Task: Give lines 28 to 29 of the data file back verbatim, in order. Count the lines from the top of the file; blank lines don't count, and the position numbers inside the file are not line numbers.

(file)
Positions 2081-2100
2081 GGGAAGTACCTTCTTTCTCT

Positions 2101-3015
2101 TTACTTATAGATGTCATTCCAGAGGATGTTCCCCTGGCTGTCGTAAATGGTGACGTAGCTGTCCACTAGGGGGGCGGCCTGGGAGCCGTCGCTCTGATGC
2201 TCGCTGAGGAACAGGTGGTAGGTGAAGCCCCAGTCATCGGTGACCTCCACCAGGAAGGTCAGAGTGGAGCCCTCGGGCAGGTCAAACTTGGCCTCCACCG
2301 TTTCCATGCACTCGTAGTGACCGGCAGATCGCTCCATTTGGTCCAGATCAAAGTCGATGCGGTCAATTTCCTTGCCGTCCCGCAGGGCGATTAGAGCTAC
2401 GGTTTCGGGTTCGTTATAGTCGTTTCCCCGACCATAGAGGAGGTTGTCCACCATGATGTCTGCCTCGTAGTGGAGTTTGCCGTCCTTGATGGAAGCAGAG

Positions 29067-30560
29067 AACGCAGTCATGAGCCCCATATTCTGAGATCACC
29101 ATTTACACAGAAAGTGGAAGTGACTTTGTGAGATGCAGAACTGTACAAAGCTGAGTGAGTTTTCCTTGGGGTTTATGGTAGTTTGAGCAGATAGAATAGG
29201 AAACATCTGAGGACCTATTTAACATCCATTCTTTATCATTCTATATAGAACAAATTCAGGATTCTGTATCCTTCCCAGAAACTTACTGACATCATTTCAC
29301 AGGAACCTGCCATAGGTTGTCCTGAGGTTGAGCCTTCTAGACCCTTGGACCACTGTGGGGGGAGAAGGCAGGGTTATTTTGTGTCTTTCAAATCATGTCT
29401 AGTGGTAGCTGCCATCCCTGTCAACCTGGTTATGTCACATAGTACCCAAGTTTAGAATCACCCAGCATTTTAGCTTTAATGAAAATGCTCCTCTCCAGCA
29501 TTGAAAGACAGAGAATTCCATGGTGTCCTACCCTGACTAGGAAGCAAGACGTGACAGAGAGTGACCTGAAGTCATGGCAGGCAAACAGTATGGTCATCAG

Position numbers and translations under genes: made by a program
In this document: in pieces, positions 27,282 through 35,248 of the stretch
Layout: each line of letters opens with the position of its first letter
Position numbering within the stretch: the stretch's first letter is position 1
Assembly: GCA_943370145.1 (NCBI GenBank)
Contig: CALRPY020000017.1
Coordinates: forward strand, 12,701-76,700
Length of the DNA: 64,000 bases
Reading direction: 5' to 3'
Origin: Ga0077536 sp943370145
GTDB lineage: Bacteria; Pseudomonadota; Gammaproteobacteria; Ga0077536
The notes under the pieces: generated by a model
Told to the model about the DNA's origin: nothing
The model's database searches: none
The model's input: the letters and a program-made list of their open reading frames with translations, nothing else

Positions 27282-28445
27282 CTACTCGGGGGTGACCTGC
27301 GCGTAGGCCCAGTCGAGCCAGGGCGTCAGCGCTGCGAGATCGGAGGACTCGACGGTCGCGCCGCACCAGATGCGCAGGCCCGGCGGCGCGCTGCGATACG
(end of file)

The model's database searches: none
The model's input: the letters and a program-made list of their open reading frames with translations, nothing else